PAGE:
Casual Game Crowdfunding: Puzzles, Mysteries, and Murder | Casual Game Revolution

Casual Game Crowdfunding: Puzzles, Mysteries, and Murder

Project L

This month has some truly unique offerings, from Project L (a game that rewards you with more puzzle pieces each time you solve a puzzle), to a crime writing party game and an escape room-inspired mystery puzzle contained in five postcards.

Project L

Project L (Jan Soukal) – Players choose which puzzle cards to try to complete, fitting their pieces into the empty spaces on the puzzle card. When you complete a puzzle card you get any pieces back that you used on it, you get the number of points listed on the card, and you also get a new puzzle piece as a reward. Collecting more puzzle pieces allows you to attempt more complex puzzle cards that will be worth more points and will get you even more puzzle pieces.

Crime Writers

Crime Writers (Lulla Games)A card-based party game, Crime Writers has four decks of cards: crime scene, motive, cause of death, and killer/victim. Each player draws three cards, choosing which decks to draw from. There are two phases in the game. During the first phase, each player has ten minutes to write down a crime story based on the cards they've drawn. During the second phase, players take turns revealing the title of their story while the other players ask questions to try to figure out what the story is about. The writer may only answer questions with a few allowed answers. Points are scored based on guessing various elements of the crime story and how long it takes.

Wish You Were Here

Wish You Were Here (The Enigma Emporium) – A narrative-based puzzle mystery game, Wish You Were Here is inspired by escape rooms, mystery puzzle boxes, and puzzle games. You are a detective up against a master criminal. Players receive, at one time, a pack of five postcards whose images offer various puzzles to be solved in order to unravel the story. A website provides hints as needed and research with the internet is necessary. Play it either solo or cooperatively in a group.

Space Explorers

Space Explorers (25th Century Games) – Six specialist cards are dealt face up on the table. On your turn you may either take a specialist card from the center or from the draw deck into your hand, or you may recruit a specialist from the center or from your hand by spending the correct number of resources. Each specialist has abilities, and each specialist can belong to one of five different division types. After a specialist is recruited you may check to see if you have the necessary specialist skills to launch a spacecraft and take the relevant spacecraft token. The game ends once a player has either recruited twelve specialists or the last spacecraft has been launched.

Hollywood Death Race

Hollywood Death Race (Mangrove Games) – You start the game by building the track, putting together the different boards. There are a minimum of ten boards in the game, and you can play around with which ones you include in the race and how many. Each player then chooses two vehicles, each of which is inspired by classic movie characters and each with its own special abilities. You may take up to three actions on your turn. Actions you can take on your turn include moving, bumping other vehicles, honking (which can be used on certain boards to cause havoc, such as initiating a T-Rex attack), and repairing. Players can also find cards that can be played on their turn to give them an assist. The first player to get both their cars across the finish line wins the game.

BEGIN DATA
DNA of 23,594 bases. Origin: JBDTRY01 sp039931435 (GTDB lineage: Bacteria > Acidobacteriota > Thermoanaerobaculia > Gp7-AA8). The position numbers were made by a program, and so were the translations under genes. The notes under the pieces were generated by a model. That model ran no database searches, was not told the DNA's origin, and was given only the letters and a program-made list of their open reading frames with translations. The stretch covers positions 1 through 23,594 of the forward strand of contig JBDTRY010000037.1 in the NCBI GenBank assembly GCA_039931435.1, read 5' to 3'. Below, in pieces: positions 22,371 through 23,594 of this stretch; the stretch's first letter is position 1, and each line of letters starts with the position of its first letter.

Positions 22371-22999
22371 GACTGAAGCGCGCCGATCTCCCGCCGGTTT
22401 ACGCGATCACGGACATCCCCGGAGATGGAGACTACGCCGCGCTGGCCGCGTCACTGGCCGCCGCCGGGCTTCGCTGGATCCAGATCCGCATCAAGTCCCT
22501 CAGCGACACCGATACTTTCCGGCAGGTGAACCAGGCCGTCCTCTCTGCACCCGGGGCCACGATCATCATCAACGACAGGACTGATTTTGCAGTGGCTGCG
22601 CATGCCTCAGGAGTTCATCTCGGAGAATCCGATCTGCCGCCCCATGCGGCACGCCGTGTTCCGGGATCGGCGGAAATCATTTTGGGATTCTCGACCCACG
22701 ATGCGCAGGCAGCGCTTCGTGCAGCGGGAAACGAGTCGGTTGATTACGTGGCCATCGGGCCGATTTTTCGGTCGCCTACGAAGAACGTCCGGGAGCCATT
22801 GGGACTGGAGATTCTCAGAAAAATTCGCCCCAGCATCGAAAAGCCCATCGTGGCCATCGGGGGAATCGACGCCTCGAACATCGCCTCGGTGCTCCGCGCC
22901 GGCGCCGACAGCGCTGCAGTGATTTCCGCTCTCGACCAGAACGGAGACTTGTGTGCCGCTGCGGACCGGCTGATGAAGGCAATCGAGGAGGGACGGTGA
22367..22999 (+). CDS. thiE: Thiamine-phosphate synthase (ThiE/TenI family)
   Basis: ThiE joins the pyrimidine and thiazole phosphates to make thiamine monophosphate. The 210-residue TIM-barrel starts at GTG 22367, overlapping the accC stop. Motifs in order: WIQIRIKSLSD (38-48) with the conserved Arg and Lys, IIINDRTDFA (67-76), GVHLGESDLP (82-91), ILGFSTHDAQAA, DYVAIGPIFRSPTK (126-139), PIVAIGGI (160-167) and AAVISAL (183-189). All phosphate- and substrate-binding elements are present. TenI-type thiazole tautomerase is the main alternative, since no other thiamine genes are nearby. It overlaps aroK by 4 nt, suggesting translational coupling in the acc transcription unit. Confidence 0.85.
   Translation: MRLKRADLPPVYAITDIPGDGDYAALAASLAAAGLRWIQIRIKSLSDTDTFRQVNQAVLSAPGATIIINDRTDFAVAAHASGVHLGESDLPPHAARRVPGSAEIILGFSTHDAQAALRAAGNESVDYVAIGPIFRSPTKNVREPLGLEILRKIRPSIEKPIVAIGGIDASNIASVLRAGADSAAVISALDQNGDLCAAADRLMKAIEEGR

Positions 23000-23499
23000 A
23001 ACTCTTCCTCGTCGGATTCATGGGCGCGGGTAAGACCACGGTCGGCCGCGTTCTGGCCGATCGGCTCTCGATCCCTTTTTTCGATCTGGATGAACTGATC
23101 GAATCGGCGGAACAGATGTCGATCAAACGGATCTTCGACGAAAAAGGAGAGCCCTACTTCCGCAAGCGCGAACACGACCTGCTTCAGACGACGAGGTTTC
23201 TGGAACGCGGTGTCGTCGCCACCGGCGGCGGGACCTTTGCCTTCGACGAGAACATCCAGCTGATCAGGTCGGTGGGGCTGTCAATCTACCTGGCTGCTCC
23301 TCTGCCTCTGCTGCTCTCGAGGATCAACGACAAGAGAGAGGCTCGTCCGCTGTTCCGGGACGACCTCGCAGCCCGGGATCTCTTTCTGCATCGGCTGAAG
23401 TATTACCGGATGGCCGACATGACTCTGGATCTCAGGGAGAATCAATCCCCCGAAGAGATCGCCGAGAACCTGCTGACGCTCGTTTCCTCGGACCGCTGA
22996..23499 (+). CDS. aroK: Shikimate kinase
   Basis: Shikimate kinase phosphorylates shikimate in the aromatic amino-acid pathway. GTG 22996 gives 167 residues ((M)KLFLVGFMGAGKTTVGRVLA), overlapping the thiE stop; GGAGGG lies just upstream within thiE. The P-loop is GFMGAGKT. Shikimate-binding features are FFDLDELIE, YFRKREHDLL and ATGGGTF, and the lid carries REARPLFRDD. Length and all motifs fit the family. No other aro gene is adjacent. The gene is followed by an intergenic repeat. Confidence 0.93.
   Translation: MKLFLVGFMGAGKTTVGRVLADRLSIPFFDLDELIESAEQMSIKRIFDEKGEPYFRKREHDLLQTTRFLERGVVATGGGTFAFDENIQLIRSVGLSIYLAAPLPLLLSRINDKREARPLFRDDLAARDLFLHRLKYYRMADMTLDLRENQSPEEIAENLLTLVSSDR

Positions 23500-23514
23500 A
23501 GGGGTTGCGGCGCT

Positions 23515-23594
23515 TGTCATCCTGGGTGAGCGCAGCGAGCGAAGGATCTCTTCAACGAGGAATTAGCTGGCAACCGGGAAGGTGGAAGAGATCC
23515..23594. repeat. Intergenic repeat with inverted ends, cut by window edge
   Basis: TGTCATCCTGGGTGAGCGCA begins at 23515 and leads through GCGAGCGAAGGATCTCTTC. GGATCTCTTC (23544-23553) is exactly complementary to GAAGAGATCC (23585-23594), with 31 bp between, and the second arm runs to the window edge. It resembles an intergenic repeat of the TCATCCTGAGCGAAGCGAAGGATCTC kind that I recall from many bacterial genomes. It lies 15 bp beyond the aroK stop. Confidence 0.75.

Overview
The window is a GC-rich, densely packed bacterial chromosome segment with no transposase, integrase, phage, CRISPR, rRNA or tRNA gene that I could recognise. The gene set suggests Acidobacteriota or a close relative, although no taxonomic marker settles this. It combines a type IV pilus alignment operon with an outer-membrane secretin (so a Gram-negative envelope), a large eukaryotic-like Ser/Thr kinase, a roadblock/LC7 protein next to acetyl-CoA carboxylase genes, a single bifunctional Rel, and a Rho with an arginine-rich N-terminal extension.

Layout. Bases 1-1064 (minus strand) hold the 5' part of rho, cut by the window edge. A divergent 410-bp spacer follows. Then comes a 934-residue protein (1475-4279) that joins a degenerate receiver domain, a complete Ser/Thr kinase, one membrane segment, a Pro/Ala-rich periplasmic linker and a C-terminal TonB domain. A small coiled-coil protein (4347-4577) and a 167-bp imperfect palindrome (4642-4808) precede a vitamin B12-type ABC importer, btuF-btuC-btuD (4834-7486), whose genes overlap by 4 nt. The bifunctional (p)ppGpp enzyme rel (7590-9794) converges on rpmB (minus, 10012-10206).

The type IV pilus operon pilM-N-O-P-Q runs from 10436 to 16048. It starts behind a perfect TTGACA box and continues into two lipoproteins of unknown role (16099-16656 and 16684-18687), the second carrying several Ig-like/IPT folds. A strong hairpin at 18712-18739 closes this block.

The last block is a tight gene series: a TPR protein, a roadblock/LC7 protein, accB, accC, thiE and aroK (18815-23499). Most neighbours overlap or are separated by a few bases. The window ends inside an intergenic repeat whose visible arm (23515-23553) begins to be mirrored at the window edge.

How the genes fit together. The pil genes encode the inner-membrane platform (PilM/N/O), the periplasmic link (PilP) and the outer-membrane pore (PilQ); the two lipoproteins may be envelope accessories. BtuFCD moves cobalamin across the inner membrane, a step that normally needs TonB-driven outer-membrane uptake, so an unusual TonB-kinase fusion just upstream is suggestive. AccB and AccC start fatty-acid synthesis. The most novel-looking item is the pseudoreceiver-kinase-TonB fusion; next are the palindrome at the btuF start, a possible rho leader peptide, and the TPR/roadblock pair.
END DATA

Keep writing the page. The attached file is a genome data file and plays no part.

Lovelace & Babbage

Lovelace & Babbage (Artana) – You play as the early pioneers of computers. Players use a shared computer to take actions to create their own code to please patrons, create subroutines, and activate their unique special abilities. When the game begins, the computer is simple and grows more complex as you play, with players' choices affecting each other. Lovelace & Babbage is designed by Scott Almes, the designer of the Tiny Epic games.

Can't Catch Harry

Can't Catch Harry (James Rallison) – Players are trying to collect a set of four of the same characters, but will lose points if they have devil cards in their hand by the end of the round. When you have four cards that match, you race to grab one of the moths on the table. Different moths are worth different amounts of points. The game is created by the Youtube Channel The Odd 1s Out, but if you're not familiar with their work, Can't Catch Harry is a still a light, family card game with creative artwork and cute moth figurines.

Disclosure: unless otherwise noted, we have not seen or played any of the above games. Our assessment of each is based on the information given on the crowdfunding project page.

i'm so excited to space explorers, very interesting!